Not really. I think you have it pretty well nailed. The thing is your real world results/ data are going to tell you more than any estimates. if it were me, I'm going to pick my best guesses for the activity burns and run with that for 6 to 8 weeks (enough time to get past water weight fluctuations. Then, I'm going to look and my trending loss and see if it matches what I thought my daily burn/ deficit was. Then adjust on real world results.

    I think when you try to nail the burn on each individual activity too tightly, it is too tedious (for me) and too time consuming. I'm going to try more of a TDEE method if I have so many varying types of activity with different burn rate estimates. That method would accomplish one of your desires, to eat a level amount each day. Take your best estimate of total weekly activity and divide by 7. Add that on to your MFP calorie level and run with that for a bit. (this is what I would do)

    Alternately, put your numbers into a TDEE calculator and use that number daily. Then, don't log exercise. Or log it and 0 out the calories if you want to track what you did.

    Honestly, in an effort to be precise, I think you (umbramirror) are making it a little too complicated. You can't get that precise and accurate with estimates. Your best bet is your own real world data over time. that isn't really using MFP as it was designed, N.E.A.T. + Intentional Exercise added. But with the different kinds of activity and burns rates you are doing, I don't think the MFP method is best for you.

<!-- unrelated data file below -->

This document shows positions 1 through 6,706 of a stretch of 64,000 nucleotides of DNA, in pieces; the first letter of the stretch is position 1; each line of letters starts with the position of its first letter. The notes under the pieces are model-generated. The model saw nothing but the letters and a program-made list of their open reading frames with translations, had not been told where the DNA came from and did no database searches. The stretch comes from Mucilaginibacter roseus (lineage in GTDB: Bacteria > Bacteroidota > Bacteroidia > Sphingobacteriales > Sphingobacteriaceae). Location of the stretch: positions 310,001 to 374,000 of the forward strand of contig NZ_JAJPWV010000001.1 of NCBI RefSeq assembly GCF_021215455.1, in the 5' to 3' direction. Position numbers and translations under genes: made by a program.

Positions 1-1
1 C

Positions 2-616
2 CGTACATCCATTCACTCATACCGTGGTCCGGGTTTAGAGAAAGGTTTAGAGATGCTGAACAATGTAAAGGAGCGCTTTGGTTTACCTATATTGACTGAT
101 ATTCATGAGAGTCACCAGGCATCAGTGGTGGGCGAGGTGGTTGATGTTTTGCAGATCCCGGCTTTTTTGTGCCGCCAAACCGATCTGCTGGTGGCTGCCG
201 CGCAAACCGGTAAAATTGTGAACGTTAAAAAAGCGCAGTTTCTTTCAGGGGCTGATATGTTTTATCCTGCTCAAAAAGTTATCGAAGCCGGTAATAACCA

Thanks - you break things down much better than I do. :)
  • CSARdiverCSARdiver Posts: 6,187Member Member Posts: 6,187Member Member
    1) 6'4"
    2) 224 lbs
    3) 48 years old
    4) Male
    5) 16.7%
    6) 4 years
    7) ~2800
    8) ~400
    9) Running, Biking, Swimming, weight lifting, calisthenics
    10) 60 mins
  • SummerSkierSummerSkier Posts: 971Member, Premium Member Posts: 971Member, Premium Member
    I find this interesting. I choose to put my "activity" goal for the day at 60 minutes about 18 months ago. It seems like a lot of us maintainers end up with that # vs the doctor/common theory prescribed 30 minutes per day. I definitely feel better when I get my 60 minutes in altho 30 minutes is definitely enough to work up a sweat.
  • umbramirrorumbramirror Posts: 201Member Member Posts: 201Member Member